01-21-2011, 01:59 AM
I have a 70 Volt system with a single amplifier powering several speakers, with different wall volume controls. The system requires one zone (2 speakers) which need more power. I am looking for an inline amplifier which can accept a 70 volt input signal, and amplify that. I have seen similar systems in 8 Ohm versions, however cannot find 70 Volt solutions, short of rewiring and sending the line level signal into a seperate amplifier, and running completely new speaker wire from the home run.
01-21-2011, 11:22 AM
The 'proper' way to do it is to use a higher power tap (or new higher power trafo) on the 70V speakers you wish to upgrade. You may need a bigger 70V amp if it's maxed or close to maxed out.
If you want to use another local amplifier just for these speakers, take the 8 (or 4) ohm output of a 70V trafo and feed it into the line input of the separate amp. Use the lowest available wattage tap (0.3W, which puts about 1.5V at full signal on the 8 ohm output). You may be tempted to use a resistor pad in place of the trafo, but don't because it's needed for isolation.
01-21-2011, 02:24 PM
You shouldn't do it that way.
The way 70volt distributed audio systems work is to take a low voltage current driver (the amp ouput) and send it through a step-up transformer to create a high impedance voltage driver. At the speaker, another transformer steps down the voltage back to a current driver to provide the desired power (wattage) to drive the speaker at the desired level.
The correct approach, is to use different power taps on the xformer located at the speaker. Add all of the load together, then you'll know how big an amp you need.
If you want, I'd be happy to help you with this.
1st, are these ceiling speakers? The reason I ask, is 1/2 space calculations are generally quite easy for ceiling speakers and the comments that follow are applicable to a ceiling installation. If these are wall mounted, things get a bit different, but generally, the same rules apply.
The following is GREATLY simplified, but the most critical factors are:
Sound pressure level (SPL) of ambient noise. You'd typically like to be able to provide about 10dB above that at the listener's ears.
Distance from the listener to the speaker.
Speakers are usually rated at a given SPL at 1Watt-1meter. This indicates that the speaker will output a certain level (SPL in dB) 1 meter away from the center line of the speaker with 1 watt driving the speaker. The further away from the speaker, the less SPL the listener will hear from the speaker.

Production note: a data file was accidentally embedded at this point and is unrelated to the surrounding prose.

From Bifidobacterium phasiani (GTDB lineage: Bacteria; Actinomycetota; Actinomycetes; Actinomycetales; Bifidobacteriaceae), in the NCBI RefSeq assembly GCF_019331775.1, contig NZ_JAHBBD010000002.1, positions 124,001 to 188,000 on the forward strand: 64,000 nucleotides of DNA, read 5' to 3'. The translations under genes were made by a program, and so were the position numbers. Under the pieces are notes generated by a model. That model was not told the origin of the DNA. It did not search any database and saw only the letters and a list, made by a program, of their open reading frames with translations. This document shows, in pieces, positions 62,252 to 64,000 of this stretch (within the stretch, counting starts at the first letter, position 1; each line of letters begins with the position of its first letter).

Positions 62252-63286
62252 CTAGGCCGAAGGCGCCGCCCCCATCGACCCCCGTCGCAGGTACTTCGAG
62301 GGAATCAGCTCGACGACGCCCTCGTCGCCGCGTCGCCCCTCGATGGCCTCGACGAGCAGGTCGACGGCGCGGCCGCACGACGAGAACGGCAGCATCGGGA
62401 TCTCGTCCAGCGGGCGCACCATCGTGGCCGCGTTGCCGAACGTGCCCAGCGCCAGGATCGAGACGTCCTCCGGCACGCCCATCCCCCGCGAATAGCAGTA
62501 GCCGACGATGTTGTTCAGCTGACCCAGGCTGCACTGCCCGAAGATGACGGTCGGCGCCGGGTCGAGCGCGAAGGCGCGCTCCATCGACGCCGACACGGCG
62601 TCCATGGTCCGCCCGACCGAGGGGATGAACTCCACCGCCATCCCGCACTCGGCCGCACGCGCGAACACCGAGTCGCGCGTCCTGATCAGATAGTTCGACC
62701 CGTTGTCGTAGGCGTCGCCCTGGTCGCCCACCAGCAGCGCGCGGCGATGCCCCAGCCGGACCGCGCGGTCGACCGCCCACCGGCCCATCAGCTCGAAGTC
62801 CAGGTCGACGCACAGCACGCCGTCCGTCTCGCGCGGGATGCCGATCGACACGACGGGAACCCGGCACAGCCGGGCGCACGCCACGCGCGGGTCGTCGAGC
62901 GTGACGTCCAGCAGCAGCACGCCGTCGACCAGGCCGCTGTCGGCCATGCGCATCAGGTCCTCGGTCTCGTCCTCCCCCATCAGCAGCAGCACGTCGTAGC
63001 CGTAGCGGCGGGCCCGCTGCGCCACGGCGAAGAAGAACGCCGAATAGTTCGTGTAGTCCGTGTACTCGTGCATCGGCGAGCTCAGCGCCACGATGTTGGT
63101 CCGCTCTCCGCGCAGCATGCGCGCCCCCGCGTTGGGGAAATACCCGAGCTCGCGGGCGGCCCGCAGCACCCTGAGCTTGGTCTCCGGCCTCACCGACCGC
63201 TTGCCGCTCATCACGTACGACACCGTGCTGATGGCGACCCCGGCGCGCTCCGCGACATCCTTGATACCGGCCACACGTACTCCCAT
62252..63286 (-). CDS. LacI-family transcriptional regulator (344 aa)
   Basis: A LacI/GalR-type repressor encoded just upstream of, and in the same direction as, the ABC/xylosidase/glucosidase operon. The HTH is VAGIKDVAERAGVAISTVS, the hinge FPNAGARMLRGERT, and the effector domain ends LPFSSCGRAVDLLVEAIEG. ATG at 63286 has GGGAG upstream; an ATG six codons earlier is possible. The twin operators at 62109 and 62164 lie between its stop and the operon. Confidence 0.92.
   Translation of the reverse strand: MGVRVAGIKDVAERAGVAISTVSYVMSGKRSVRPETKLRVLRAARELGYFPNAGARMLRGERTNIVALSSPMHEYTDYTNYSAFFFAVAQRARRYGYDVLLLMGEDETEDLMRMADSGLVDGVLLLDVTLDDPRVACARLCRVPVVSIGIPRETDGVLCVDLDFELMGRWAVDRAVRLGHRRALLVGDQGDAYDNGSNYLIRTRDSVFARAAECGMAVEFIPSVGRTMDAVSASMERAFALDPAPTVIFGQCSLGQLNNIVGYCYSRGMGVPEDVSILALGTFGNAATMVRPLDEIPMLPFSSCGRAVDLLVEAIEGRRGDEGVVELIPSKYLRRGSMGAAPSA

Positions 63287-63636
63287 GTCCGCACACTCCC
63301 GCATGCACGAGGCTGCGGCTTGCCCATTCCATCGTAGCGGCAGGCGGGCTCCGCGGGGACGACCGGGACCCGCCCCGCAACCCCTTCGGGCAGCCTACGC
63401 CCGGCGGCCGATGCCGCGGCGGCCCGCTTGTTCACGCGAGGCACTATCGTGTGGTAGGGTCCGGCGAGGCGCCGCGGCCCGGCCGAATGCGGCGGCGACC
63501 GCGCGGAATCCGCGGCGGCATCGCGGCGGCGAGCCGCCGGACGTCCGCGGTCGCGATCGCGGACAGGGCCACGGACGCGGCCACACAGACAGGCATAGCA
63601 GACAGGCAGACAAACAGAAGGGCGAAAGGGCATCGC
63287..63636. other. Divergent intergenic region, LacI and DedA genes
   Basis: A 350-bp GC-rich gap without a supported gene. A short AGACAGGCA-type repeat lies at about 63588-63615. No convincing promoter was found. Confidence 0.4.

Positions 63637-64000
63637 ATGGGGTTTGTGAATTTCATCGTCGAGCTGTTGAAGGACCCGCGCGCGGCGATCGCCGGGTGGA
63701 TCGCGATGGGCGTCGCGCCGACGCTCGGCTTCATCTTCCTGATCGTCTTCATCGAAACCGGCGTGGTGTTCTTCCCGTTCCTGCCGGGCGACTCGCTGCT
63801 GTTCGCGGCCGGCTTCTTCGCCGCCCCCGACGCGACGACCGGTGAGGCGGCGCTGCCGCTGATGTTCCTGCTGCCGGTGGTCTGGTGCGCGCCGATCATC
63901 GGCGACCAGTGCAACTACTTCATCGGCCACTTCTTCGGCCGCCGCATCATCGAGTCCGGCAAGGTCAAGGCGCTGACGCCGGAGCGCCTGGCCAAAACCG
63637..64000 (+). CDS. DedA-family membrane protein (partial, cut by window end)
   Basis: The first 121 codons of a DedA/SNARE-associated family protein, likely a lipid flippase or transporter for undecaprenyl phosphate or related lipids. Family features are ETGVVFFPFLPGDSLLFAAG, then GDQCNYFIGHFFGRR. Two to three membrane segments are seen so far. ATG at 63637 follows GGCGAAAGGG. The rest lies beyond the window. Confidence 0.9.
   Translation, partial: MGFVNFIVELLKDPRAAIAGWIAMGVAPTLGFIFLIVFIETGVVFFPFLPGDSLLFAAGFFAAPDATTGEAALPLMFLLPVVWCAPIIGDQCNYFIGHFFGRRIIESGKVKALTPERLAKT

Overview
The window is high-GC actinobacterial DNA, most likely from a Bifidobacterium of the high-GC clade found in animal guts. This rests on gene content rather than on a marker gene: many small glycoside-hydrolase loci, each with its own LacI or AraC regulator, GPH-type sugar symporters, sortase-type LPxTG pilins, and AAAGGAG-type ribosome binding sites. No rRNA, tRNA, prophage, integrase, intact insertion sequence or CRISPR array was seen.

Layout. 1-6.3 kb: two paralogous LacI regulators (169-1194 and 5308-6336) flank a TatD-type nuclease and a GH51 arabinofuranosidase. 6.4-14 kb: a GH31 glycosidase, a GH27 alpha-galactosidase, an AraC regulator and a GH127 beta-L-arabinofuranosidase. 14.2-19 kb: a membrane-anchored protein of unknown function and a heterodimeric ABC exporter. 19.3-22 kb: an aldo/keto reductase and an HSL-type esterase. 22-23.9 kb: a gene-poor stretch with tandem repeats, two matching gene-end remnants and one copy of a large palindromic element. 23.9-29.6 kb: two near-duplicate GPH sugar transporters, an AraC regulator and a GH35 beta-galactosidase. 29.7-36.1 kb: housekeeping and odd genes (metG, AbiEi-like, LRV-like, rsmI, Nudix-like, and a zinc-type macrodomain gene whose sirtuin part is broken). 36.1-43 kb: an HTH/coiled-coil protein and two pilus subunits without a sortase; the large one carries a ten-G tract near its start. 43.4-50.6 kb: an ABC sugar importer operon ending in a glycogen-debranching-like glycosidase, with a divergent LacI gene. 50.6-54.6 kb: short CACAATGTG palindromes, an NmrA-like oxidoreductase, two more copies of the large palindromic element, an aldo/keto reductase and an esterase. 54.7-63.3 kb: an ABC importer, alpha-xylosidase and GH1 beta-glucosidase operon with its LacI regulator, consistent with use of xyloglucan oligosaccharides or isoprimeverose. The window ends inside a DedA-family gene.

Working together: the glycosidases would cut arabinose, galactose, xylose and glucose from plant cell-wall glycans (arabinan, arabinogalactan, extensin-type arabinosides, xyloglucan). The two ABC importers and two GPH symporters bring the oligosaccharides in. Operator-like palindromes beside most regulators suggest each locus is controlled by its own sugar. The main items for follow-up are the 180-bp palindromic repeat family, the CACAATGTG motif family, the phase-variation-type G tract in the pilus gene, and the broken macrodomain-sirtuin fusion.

If you know the output capability at the speaker, the distance from the speaker to the listener, and the required SPL at the listener; you can then determine how much gain is required to achieve that SPL and how many watts it will take to produce that level at the listener.
After you figure all the speakers in a given run, or zone, add up the wattage taps you've selected and you now know how big of an amp you require for that zone.
The last thing to consider is the length of the run. The reason is, copper wire, as good of a conductor as it is-will introduce resistance to the circuit and lower the voltage/power supplied to the speaker.
A good rule of thumb is that for runs below 100' 18 guage wire is probably OK, for runs over 100' you should step up to 16 guage and over 200' 14 to 12 guage wire is likely to be required but with the price of copper nowadays it's best to do the math to be sure.
I typically specifiy Belden 6200UE 16 Ga or Belden 6100UE 14 Ga for most of my system designs.
So, to your original question, if you don't have an amp with enough power to drive the additional load, or if your wiring is too thin for the extra load, you will likely need to tap the line level and send it to another amp. I'd first suggest you check the existing wiring, if it's robust enough then just buy a single bigger amp to drive the whole system. In your case, you will also need to account for the volume controls. They introduce additional loss that needs to be considered in the overall design.
As I see I've probably spewed forth too much information, I would just about bet, if you were to go look at the wattage tap on the 70V xformer for the space in question, you may even find that it has a larger tap available. When I design a system, I try to make sure I've got 10-20% of additional head room. If your designer did the same you may find you can just retap the transformer for more volume.....
Just make sure you don't exceed the capability of the amp. Again, add all of the taps together to see the total load you've tied to the amp's output.
I hope this helps,
Greg D. "Tweaker"
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